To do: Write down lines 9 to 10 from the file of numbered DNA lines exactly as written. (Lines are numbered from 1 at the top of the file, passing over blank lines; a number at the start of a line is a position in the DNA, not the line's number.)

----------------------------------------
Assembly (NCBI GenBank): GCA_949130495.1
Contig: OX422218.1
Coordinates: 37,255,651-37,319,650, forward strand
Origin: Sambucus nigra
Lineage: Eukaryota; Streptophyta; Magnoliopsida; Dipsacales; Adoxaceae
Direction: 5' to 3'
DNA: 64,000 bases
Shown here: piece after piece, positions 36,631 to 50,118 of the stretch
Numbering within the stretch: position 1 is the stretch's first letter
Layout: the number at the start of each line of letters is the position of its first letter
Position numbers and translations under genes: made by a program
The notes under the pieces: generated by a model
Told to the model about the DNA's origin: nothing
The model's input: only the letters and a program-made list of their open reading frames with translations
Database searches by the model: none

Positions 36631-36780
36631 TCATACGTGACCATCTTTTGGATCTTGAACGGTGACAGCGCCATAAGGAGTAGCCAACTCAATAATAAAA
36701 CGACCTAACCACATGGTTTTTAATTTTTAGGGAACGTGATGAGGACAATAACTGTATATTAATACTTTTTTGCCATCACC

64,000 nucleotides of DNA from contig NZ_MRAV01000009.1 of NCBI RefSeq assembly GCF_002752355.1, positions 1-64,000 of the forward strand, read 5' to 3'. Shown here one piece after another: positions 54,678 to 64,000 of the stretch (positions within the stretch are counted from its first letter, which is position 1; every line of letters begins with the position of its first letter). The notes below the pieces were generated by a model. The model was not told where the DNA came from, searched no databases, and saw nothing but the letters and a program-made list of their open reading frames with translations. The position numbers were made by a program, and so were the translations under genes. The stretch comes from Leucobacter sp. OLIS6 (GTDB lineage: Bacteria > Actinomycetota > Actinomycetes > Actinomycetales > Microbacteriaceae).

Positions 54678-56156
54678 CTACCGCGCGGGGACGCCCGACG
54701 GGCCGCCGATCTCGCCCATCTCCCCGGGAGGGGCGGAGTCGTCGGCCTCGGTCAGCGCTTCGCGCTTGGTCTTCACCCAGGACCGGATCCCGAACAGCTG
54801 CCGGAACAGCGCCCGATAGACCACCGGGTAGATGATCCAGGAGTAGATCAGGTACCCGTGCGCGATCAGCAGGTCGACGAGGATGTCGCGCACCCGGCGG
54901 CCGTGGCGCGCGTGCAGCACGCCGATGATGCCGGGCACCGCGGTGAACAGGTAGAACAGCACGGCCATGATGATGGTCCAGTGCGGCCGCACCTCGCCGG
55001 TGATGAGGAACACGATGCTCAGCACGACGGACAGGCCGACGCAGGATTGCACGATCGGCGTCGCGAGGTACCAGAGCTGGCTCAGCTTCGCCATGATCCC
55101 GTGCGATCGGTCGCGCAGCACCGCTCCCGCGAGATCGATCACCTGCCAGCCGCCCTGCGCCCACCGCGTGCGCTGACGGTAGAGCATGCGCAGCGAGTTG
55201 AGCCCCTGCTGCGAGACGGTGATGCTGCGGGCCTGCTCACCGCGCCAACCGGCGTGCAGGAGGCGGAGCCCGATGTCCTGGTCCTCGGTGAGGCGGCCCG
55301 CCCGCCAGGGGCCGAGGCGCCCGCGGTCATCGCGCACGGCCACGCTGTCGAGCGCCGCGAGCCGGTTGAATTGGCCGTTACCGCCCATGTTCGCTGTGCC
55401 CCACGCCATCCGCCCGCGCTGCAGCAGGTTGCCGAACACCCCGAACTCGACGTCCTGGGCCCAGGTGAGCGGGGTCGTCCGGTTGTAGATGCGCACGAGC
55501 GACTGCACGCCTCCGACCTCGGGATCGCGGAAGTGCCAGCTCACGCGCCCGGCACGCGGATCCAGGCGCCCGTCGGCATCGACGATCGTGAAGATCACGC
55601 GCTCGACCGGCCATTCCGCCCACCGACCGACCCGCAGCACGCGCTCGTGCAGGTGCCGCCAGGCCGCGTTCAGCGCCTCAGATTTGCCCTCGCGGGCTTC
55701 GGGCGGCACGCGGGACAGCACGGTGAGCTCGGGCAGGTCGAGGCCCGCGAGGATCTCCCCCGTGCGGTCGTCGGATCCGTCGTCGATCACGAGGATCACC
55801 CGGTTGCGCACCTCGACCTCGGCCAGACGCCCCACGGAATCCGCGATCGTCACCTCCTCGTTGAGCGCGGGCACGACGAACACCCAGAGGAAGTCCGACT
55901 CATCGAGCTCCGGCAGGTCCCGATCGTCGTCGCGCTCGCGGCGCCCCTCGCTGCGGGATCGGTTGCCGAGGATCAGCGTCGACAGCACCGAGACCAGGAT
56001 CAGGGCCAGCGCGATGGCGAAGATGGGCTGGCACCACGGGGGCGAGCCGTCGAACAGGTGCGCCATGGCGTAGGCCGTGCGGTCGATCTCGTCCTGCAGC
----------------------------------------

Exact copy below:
Numbering within the stretch: position 1 is the stretch's first letter
Layout: the number at the start of each line of letters is the position of its first letter